People who are great with money tend to stand out, because they’re a minority.  Most of us, at some point, find ourselves in debt, wondering how it happened. We try to live within our means, and yet still we’re overdrawn at the end of each month.  If this sounds like you, it’s time to look closely at your relationship with money and find a way to change it.

Money is a symbol - coins, cards and paper have no meaning, except what we invest in them. But money is a powerful symbol because - whether we realise it or not - it takes us back to something in our childhood. Only by understanding the meaning of money within our own families, can we change our relationship with it. Try to think back to the first time you became aware of money. Talk about your early memories of money with someone you trust, or write them down.

Family attitudes to money

Every family approaches money differently. Some children get money every week, or on their birthday, or when they visit relatives. Some get money when they ask for it; others have to do something in order to ‘earn’ it, like cut the grass, or get good grades at school.  Some parents let children do what they like with their money - others dictate how they should spend, or save, it. Some children hear their parents fighting over money.

In my work, I see a huge amount of shame around money - either not having enough, or having too much, and feeling the need to hide it. We depict money so often as unclean with terms like ‘filthy rich’ and ‘dirty money’.  Money is often surrounded by secrecy. Some adults get into debt because they feel ashamed that they don’t have enough but want to keep up with other families.

I see many different types of relationship with money in my practice. For example:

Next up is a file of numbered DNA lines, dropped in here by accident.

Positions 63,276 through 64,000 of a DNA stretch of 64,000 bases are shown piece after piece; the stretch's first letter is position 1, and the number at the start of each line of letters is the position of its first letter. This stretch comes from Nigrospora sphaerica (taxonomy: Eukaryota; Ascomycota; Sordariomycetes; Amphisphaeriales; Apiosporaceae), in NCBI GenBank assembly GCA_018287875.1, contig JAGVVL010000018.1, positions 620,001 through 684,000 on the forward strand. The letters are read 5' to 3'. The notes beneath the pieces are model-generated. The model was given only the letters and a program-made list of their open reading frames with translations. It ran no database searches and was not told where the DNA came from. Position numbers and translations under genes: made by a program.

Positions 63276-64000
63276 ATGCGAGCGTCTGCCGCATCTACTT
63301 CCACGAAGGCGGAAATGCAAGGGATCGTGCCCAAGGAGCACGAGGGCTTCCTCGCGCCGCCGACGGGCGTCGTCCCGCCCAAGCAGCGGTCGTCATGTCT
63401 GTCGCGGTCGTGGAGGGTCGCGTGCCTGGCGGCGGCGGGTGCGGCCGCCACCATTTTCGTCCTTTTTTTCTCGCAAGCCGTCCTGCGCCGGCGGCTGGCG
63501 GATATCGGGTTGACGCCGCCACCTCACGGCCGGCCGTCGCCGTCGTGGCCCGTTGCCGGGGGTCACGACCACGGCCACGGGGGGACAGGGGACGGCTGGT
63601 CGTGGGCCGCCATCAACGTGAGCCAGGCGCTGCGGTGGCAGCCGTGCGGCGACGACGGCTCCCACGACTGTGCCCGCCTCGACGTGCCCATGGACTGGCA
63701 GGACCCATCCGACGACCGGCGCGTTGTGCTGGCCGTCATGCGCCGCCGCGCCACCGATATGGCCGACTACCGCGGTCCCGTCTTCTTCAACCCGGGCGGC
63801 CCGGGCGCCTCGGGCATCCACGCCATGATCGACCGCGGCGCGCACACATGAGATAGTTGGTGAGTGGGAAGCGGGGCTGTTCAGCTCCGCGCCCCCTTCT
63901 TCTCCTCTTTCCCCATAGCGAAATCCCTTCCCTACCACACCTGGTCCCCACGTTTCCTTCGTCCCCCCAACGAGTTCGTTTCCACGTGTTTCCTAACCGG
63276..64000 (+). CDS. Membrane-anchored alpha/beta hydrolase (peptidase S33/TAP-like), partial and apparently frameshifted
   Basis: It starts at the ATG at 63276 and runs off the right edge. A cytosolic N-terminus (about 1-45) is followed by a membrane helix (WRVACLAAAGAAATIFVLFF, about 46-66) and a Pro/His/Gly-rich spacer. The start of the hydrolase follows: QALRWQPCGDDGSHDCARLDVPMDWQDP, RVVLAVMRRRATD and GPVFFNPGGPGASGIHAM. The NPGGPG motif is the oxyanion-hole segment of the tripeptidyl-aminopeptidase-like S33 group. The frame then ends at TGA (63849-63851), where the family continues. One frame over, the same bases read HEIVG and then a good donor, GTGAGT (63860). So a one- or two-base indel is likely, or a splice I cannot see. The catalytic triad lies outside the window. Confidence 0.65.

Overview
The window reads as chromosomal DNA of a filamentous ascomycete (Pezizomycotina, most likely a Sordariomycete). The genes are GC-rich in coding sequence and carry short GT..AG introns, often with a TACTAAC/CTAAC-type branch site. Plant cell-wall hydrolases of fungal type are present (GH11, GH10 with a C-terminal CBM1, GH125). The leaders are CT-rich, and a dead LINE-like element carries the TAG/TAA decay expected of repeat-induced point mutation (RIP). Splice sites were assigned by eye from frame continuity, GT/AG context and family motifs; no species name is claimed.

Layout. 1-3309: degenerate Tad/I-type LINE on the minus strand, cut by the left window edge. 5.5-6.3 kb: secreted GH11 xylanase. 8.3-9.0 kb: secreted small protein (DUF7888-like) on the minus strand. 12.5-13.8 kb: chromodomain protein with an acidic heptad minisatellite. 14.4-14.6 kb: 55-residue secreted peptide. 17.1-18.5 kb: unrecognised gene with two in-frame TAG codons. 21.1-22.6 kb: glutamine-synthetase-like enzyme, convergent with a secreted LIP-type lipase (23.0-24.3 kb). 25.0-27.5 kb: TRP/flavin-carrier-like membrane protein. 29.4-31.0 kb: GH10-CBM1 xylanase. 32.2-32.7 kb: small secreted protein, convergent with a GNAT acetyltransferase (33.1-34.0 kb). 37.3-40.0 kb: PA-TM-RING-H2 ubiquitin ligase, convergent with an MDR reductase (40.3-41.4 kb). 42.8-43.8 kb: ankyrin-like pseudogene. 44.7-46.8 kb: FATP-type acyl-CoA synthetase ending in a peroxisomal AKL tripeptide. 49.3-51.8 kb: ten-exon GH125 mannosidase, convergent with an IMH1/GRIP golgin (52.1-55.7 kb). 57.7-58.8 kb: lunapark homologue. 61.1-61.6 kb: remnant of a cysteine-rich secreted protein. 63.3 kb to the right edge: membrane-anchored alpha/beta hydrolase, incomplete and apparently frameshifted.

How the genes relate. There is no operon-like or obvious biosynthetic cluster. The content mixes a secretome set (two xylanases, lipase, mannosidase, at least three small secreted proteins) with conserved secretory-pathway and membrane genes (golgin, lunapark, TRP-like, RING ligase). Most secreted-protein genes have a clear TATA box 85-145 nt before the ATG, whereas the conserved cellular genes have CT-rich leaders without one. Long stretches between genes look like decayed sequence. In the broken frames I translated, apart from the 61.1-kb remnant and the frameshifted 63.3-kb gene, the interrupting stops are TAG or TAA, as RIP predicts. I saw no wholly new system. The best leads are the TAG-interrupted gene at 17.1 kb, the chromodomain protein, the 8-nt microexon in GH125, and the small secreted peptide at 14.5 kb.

The hoarder: someone who is terrified of spending money, who deprives themselves and berates their family for spending too much.

The shameful spender: either someone who has more money than their peers and feels they can’t enjoy what they have; or the person who spends knowing they can’t afford it.

The joyful spender: the person who enjoys spending, whether they have the money or not and does so with a sense of abandon.

The saver: a rare breed, who spends and saves appropriately, putting money aside without stinting themselves or others.

When two people with different relationships to money get together, it can spell trouble - for example, a hoarder with a spender, or two shameful spenders together.

Solutions to debt

Step 1: Know your family story. Explore your feelings around money now and discover where they come from.

Step 2: Work on disconnecting the symbol from the feelings. If cash feels more ‘real’ for you, try spending only cash and see if it changes your spending pattern.

Step 3: Try to work out the meaning and origin of your shame. Reduce your isolation by getting together with people in the same situation.

Step 4: Get help. If you’re in debt, don’t go for the easy loan (‘magic money’). Find a debt counselling organisation, which will help you take positive steps towards becoming debt free. And if you need to talk, see a therapist who can help you unpick your struggles with money.

Think of that pound coin in your hand as a magic key, which can take you back to your childhood and open the door to memories which will help you improve your finances, your relationship and your life.

https://www.moneyadviceservice.org.uk/en/articles/where-to-go-to-get-free-debt-advice

http://www.moneysavingexpert.com/loans/debt-help-plan#help